by Peter Watts
“I want to emphasize that while negative advertising works in politics, it seldom works in product sales”
In his copywriting and direct marketing blog, Dien Rieck points out an important point to keep in mind when presenting.
Don’t knock the competition!
Customers are there to hear you present about your product, not about someone else’s. Attacking competitors comes across as arrogant and unethical, and frequently leads to bite-backs from the audience.
So, how to bring across your product’s advantages over “Brand X” if you can’t mention them by name?
Where you have a strong competitor that you want to position your product favorably against, have the habit of thinking about your presentation from two dimensions:
- How is my product better than the competitor?
- Where is the competitor better than me?
Ensure that every point within the presentation points to your strengths in ways that make them truly standout for the audience. Link the strengths to the customer’s needs and demonstrate them clearly. If that strength also happens to be one of your differential advantages, put it front and center of the presentation.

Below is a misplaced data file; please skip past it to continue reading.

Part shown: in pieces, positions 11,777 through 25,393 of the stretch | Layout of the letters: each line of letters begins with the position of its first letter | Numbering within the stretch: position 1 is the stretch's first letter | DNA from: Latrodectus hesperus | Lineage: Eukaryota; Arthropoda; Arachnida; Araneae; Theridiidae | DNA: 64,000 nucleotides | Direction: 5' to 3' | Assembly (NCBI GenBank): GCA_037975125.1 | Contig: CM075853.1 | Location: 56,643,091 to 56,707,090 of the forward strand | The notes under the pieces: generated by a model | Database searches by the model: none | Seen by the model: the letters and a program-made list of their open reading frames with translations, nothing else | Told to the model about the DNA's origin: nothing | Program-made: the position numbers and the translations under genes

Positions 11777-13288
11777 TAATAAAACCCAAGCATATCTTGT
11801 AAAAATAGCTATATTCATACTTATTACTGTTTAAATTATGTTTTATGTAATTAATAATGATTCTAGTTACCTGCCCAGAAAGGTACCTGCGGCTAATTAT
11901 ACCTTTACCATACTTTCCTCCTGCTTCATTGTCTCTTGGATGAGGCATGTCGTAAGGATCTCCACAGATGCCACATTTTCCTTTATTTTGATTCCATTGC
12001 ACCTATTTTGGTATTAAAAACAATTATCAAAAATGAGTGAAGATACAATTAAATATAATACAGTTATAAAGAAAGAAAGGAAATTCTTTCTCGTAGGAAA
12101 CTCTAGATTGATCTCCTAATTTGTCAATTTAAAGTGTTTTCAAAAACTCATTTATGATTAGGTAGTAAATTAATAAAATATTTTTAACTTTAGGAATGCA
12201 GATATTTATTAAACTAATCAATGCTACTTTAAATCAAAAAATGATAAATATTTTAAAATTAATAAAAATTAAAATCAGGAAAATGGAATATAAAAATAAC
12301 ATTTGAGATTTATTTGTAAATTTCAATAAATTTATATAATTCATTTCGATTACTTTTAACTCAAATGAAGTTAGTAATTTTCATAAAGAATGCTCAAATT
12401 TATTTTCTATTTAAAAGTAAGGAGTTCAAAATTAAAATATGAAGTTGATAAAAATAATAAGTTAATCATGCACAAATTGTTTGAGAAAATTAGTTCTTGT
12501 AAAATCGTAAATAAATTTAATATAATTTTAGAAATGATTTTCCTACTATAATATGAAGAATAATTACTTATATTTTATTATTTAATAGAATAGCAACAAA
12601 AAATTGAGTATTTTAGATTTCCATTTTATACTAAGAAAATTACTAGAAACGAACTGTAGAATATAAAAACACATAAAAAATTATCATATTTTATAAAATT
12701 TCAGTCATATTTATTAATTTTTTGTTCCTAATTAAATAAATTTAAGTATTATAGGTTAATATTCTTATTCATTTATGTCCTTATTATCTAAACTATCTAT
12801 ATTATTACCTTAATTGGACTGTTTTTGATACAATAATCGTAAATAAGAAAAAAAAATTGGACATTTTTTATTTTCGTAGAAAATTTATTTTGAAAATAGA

How about the weaknesses?
If there are known weaknesses in your product that you feel your competitor might seek to exploit, then your task is to counter-balance them. Let’s take a mobile phone as an example. Maybe your competitor has a significantly bigger screen than you do, and you believe that this might be where they pitch their presentation; all the lovely apps and toys that the customer could run.
What are the counter-measures for this? One could be the ungainly weight and size of their product due to that larger screen. The competitor will also most probably suffer from a reduced battery life, unless of course the bigger panel is accompanied by a bigger battery, which equals even more bulk and weight! If this is the case, make sure you have sections in your presentation that deal with how essential a long battery life is for the mobile user. Without long-battery life you are forced to carry extra power chords or batteries, adding even more to size and weight.
Paint a vivid picture of how your product allows the mobile user to have an easy life on the road, not having to worry about re-charging and with a product perfectly designed to sit easily in the pocket.
Do a good job, and the customer will value your benefit of long battery life and easy mobility, thereby discounting the advantage of your competitor.
By using powerful positives to position your products strengths, and then well chosen counter-measures to offset it’s weaknesses, you can create a highly targeted competitive presentation, without once mentioning the competition!